Jeremy Hunt’s tax cut plans face setback as government borrowing tops £20bn

Jeremy Hunt’s plans for pre-election tax cuts have received a setback after higher spending on benefits and lower tax receipts pushed government borrowing above £20bn last month.

The Office for National Statistics (ONS) said the budget deficit – the gap between public spending and tax receipts – was £1.5bn higher than a year earlier and the fourth highest for an April since records began.

Hunt is relying on an improvement in the public finances to justify tax cuts before voters go to the polls, but the latest figures show them to be in a worse state than forecast at the time of the March budget.

The Office for Budget Responsibility (OBR) said April’s deficit was £1.2bn higher than it had predicted, with the overshoot caused by higher Whitehall spending, benefit increases and weaker tax revenues.

Last month marked the introduction of Hunt’s second cut in national insurance contributions (NICs). The OBR said it had also revised up its estimate of the 2023-4 deficit by £0.8bn.

The ONS chief economist, Grant Fitzner, said: “While central government spending and income overall both rose on this time last year, a large drop in NICs meant receipts did not grow as fast as spending.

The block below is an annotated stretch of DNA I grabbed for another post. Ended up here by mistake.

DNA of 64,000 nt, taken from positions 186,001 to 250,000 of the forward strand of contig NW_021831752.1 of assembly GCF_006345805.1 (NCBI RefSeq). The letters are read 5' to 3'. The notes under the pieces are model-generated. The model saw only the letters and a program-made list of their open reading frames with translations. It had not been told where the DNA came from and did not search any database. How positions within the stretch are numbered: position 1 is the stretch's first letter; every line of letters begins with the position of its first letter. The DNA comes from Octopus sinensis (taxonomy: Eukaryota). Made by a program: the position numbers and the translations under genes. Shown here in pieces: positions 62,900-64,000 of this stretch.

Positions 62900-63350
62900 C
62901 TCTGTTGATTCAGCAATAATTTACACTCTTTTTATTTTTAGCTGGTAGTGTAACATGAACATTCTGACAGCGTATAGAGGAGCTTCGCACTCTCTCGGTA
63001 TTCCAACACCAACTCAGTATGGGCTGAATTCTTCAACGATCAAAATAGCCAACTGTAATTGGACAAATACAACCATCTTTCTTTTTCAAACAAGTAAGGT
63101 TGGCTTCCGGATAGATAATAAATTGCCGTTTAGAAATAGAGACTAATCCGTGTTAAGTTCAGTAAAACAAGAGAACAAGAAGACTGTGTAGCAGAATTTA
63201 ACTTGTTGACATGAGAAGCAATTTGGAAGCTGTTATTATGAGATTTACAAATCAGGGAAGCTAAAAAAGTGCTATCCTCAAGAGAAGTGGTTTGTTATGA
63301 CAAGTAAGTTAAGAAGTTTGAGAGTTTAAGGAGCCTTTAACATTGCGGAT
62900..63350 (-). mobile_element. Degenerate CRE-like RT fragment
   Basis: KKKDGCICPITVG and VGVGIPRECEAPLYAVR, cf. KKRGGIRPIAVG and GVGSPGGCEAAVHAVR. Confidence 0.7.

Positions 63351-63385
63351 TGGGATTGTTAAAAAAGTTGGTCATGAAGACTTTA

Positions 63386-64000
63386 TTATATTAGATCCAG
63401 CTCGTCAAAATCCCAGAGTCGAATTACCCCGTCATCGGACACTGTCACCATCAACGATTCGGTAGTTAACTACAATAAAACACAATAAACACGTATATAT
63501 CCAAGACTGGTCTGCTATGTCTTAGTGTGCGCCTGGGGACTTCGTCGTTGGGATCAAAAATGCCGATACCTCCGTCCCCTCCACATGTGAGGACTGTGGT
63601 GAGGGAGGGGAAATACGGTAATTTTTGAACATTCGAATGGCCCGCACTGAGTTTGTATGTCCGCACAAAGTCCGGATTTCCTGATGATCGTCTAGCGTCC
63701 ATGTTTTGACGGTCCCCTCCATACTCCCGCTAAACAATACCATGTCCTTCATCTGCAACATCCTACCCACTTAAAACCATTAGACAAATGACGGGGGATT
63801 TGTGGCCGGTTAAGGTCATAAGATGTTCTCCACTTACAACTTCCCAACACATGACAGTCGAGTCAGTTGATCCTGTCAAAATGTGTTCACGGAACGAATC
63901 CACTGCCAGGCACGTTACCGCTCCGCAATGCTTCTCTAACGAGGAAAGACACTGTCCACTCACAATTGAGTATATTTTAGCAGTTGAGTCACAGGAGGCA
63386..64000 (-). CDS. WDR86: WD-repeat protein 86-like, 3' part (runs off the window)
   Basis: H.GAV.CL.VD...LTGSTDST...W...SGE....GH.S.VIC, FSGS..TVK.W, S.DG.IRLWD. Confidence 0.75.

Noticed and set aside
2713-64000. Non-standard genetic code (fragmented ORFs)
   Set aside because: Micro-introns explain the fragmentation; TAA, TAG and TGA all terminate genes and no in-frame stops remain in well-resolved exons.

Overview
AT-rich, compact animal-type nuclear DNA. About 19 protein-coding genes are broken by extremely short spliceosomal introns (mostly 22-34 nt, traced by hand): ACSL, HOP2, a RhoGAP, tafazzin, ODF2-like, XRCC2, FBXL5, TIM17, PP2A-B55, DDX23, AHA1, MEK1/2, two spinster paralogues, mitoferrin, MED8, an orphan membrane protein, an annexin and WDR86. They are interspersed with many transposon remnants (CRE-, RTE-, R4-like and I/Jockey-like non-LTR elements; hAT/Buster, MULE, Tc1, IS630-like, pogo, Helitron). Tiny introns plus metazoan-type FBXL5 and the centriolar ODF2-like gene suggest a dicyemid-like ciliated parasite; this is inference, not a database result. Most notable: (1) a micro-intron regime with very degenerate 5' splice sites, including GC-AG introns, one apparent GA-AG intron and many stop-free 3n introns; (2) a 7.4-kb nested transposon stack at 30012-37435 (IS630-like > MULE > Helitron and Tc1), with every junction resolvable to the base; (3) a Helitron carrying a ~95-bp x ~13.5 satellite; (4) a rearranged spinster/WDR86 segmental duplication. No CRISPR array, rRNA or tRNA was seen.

“Here, falls in expenditure on energy support were offset by increases in benefit spending from the annual uprating.”

Debt as a share of national income stood at 97.9% in April and stood at its highest level since the early 1960s after rising by 2.5 percentage points over the past year.

Analysts said the April public finances data further eroded Hunt’s already limited scope for tax cuts without breaking his self-imposed rule that debt should be falling as a share of national income within five years.

Rob Wood, chief UK economist at Pantheon Macro, said: “The headroom to cut taxes doesn’t exist, but chancellor Hunt seems likely to go ahead anyway in a pre-election autumn statement, probably in September.

“Spending demands overshooting forecasts is likely to be an ongoing theme for the public finances, with Hunt planning implausibly weak expenditure to generate his tax-cutting room.”

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Peter Arnold, chief economist at EY UK, said he saw April’s under performance continuing through the rest of the 2024-5 financial year. Yields on government bonds and official interest rates were likely to be higher than the assumptions used in the OBR’s March forecast, implying higher-than-expected debt servicing costs.

“Some of this impact looks likely to endure to the end of the OBR’s five-year forecast horizon, cutting the already-slim headroom against the government’s main fiscal rule,” Arnold said.

On Tuesday, the International Monetary Fund warned Hunt against pre-election tax cuts and pointed to a looming £30bn hole in the public finances.

A Treasury spokesperson said: “We rightly protected millions of jobs during Covid and paid half of people’s energy bills after Putin’s invasion of Ukraine sent bills skyrocketing – but it wouldn’t be fair to leave future generations to pick up the tab.

“That’s why we must stick to the plan to get debt falling.”


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